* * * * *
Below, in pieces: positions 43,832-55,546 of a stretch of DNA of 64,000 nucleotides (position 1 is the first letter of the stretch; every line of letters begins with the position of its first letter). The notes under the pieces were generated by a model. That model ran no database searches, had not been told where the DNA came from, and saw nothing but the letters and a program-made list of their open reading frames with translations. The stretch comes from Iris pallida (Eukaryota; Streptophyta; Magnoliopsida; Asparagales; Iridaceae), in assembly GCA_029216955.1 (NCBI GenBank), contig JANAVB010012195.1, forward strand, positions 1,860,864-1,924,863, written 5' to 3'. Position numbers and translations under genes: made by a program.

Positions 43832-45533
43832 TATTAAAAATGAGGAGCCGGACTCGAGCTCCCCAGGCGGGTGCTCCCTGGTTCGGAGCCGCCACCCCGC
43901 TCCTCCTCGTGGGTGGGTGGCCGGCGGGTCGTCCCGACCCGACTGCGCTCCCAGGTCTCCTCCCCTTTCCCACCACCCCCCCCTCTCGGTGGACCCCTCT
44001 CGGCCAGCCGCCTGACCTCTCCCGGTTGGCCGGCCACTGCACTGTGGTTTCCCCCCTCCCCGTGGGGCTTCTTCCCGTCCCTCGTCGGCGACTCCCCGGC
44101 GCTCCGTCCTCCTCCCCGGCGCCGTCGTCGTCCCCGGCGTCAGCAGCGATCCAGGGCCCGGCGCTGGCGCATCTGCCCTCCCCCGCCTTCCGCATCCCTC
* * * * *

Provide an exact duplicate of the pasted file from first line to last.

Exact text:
Below, in pieces: positions 43,832-55,546 of a stretch of DNA of 64,000 nucleotides (position 1 is the first letter of the stretch; every line of letters begins with the position of its first letter). The notes under the pieces were generated by a model. That model ran no database searches, had not been told where the DNA came from, and saw nothing but the letters and a program-made list of their open reading frames with translations. The stretch comes from Iris pallida (Eukaryota; Streptophyta; Magnoliopsida; Asparagales; Iridaceae), in assembly GCA_029216955.1 (NCBI GenBank), contig JANAVB010012195.1, forward strand, positions 1,860,864-1,924,863, written 5' to 3'. Position numbers and translations under genes: made by a program.

Positions 43832-45533
43832 TATTAAAAATGAGGAGCCGGACTCGAGCTCCCCAGGCGGGTGCTCCCTGGTTCGGAGCCGCCACCCCGC
43901 TCCTCCTCGTGGGTGGGTGGCCGGCGGGTCGTCCCGACCCGACTGCGCTCCCAGGTCTCCTCCCCTTTCCCACCACCCCCCCCTCTCGGTGGACCCCTCT
44001 CGGCCAGCCGCCTGACCTCTCCCGGTTGGCCGGCCACTGCACTGTGGTTTCCCCCCTCCCCGTGGGGCTTCTTCCCGTCCCTCGTCGGCGACTCCCCGGC
44101 GCTCCGTCCTCCTCCCCGGCGCCGTCGTCGTCCCCGGCGTCAGCAGCGATCCAGGGCCCGGCGCTGGCGCATCTGCCCTCCCCCGCCTTCCGCATCCCTC